Tuesday, September 11, 2018

Scale and Fire: Part 1

At long last, some images of the completed Mega Dragon from the Reaper BONES line, sculpted by Julie Guthrie.  I tried to take the best images that I could while we were still at the convention.

I did a few demonstrations on this monster, starting at GenCon last year.  Here's a look at the original post where I airbrushed the Stynlrez primer:

Here's part two of that series, which gives you an insight into how I approach massive beasts such as this:

Once I had the lights and darks generally established, I could start to think about the basing, and the possibility of doing the lava reflections.  All of this work would be done with standard brushes.

Using the same Vallejo florescent paints that I normally use for lava, I mapped out where I wanted the most intense reflections.  I have a Facebook Live episode that might help demonstrate the fluorescent paints as well:

In order to make these colors stand out, I needed to have several types of contrast.  Not just darker colors to show the light, but much cooler tones as well as the muted, grayed down colors you see on the scales and wings.

I used primarily mixtures of green and purple, which can make a variety of gray when a lighter color is added.  Using these simple colors, I can have an infinite variety of muted tones that register to the eye as "gray", but with far more interesting subtle tints.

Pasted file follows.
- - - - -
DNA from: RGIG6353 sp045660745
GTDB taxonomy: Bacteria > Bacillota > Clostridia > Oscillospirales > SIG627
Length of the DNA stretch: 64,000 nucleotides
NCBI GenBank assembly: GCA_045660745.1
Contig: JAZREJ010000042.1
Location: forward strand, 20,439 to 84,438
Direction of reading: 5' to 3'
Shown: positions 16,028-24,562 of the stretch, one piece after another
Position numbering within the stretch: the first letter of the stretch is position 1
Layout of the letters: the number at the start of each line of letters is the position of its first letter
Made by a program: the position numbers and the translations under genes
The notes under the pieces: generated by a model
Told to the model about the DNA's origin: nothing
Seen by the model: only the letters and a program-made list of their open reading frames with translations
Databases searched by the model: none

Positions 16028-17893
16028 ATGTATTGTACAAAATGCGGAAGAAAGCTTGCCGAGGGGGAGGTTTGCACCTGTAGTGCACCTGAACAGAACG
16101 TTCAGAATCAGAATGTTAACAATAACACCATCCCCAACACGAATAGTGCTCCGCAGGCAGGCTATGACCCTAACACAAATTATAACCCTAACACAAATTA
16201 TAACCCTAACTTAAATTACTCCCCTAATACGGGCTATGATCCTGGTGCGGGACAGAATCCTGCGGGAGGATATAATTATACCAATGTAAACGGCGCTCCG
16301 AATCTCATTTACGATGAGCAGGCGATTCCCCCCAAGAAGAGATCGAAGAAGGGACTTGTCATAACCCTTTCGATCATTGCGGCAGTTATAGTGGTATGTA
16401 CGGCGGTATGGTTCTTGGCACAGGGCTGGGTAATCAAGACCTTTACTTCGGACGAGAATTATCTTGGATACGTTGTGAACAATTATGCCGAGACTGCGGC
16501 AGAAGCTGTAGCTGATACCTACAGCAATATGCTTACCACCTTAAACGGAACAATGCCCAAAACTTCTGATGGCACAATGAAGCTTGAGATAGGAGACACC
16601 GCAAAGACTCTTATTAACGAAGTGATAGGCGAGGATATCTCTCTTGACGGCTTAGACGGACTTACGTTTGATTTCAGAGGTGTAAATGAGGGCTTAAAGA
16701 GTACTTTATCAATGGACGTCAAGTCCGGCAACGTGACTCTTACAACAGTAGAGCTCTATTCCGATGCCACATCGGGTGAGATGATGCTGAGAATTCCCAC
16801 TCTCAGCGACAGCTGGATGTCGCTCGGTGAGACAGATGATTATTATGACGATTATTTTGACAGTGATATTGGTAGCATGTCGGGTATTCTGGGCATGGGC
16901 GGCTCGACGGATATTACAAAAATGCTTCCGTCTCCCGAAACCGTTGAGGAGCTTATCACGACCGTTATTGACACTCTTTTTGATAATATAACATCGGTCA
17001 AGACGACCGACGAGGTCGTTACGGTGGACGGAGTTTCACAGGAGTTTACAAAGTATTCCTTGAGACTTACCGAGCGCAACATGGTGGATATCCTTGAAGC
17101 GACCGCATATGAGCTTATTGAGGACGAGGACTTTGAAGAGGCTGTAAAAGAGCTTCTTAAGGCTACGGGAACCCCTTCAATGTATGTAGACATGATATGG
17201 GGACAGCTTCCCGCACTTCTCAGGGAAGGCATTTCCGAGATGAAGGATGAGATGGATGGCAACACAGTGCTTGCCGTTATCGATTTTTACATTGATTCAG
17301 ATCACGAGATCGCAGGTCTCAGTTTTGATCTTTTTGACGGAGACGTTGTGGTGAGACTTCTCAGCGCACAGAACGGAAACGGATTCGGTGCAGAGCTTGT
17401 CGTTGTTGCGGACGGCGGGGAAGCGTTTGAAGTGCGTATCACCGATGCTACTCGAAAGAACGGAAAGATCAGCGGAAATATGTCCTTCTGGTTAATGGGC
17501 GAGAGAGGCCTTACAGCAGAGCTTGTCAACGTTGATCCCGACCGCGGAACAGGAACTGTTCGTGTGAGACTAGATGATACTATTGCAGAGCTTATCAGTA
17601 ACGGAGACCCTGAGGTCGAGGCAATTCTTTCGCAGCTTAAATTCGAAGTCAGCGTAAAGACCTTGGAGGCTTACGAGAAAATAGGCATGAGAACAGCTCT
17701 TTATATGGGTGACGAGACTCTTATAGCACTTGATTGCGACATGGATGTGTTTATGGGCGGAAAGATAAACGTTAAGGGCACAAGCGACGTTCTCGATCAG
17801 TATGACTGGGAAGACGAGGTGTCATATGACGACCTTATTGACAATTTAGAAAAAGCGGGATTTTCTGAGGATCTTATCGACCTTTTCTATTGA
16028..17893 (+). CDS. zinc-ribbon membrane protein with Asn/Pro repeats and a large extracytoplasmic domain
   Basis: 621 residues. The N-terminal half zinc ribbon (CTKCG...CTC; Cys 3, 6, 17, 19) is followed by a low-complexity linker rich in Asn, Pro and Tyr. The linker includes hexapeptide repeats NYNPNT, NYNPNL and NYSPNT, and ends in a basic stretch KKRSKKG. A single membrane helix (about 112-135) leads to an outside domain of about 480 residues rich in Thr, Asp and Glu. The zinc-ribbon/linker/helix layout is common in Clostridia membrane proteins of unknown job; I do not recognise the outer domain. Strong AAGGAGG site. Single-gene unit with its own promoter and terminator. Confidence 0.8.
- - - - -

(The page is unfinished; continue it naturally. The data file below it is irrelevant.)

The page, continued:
If I have more green in the mixture, I have a wonderful greenish gray, etc.  On a figure as large as this, it is very important to widen the variety of tones over the wings, scales, and so on.

If you use only the same colors of gray everywhere, people looking at it will get very bored very quickly!  For instance, the wings have grayish greens, blues, purples and even tans.

In fact, each wing has a slightly different set of colors.  When you approach the dragon, that all looks like 'gray', but looking closer will reveal all the very interesting color tricks that are taking place.

I repeated this on the scales, so that one head would be a tiny bit different than the other, but keeping to that same set of gray/purple mixes meant that I did not have to worry about "color unity".

While I could get a very wide range of colors, they were all created from the original batch of just 3, with a few glazes here and there of blue and brown liner paints.

It was great to do several live demos on this dragon at Fort Wappel during ReaperCon!

Next year, I will try to have a much larger monitor, and perhaps even a mic set up so that it is easier to hear me.  Also, I will try to create a schedule of events before the convention.

I go into this type of color theory on just about all the painting videos available on my patreon page, in both acrylics and oils.  You can check that out here: